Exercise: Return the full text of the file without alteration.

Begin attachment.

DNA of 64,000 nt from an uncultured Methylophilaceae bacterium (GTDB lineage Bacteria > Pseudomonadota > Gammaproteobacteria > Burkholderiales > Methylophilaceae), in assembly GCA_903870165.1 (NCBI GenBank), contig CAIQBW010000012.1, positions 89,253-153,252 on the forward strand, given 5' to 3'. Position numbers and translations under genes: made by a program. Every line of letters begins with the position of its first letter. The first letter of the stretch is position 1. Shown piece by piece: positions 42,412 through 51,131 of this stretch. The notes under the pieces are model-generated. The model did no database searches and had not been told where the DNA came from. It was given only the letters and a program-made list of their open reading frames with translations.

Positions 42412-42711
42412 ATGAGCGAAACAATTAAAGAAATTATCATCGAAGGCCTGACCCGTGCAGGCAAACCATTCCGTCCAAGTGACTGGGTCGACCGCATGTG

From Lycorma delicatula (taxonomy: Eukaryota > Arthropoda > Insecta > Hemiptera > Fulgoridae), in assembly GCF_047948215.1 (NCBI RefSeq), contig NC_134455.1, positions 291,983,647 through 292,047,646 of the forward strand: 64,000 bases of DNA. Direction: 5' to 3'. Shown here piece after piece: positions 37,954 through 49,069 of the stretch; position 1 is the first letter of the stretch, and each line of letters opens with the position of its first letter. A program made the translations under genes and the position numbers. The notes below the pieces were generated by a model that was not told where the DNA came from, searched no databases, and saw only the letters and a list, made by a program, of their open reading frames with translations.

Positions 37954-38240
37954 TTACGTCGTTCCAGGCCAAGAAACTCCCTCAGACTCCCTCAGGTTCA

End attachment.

DNA of 64,000 nt from an uncultured Methylophilaceae bacterium (GTDB lineage Bacteria > Pseudomonadota > Gammaproteobacteria > Burkholderiales > Methylophilaceae), in assembly GCA_903870165.1 (NCBI GenBank), contig CAIQBW010000012.1, positions 89,253-153,252 on the forward strand, given 5' to 3'. Position numbers and translations under genes: made by a program. Every line of letters begins with the position of its first letter. The first letter of the stretch is position 1. Shown piece by piece: positions 42,412 through 51,131 of this stretch. The notes under the pieces are model-generated. The model did no database searches and had not been told where the DNA came from. It was given only the letters and a program-made list of their open reading frames with translations.

Positions 42412-42711
42412 ATGAGCGAAACAATTAAAGAAATTATCATCGAAGGCCTGACCCGTGCAGGCAAACCATTCCGTCCAAGTGACTGGGTCGACCGCATGTG

From Lycorma delicatula (taxonomy: Eukaryota > Arthropoda > Insecta > Hemiptera > Fulgoridae), in assembly GCF_047948215.1 (NCBI RefSeq), contig NC_134455.1, positions 291,983,647 through 292,047,646 of the forward strand: 64,000 bases of DNA. Direction: 5' to 3'. Shown here piece after piece: positions 37,954 through 49,069 of the stretch; position 1 is the first letter of the stretch, and each line of letters opens with the position of its first letter. A program made the translations under genes and the position numbers. The notes below the pieces were generated by a model that was not told where the DNA came from, searched no databases, and saw only the letters and a list, made by a program, of their open reading frames with translations.

Positions 37954-38240
37954 TTACGTCGTTCCAGGCCAAGAAACTCCCTCAGACTCCCTCAGGTTCA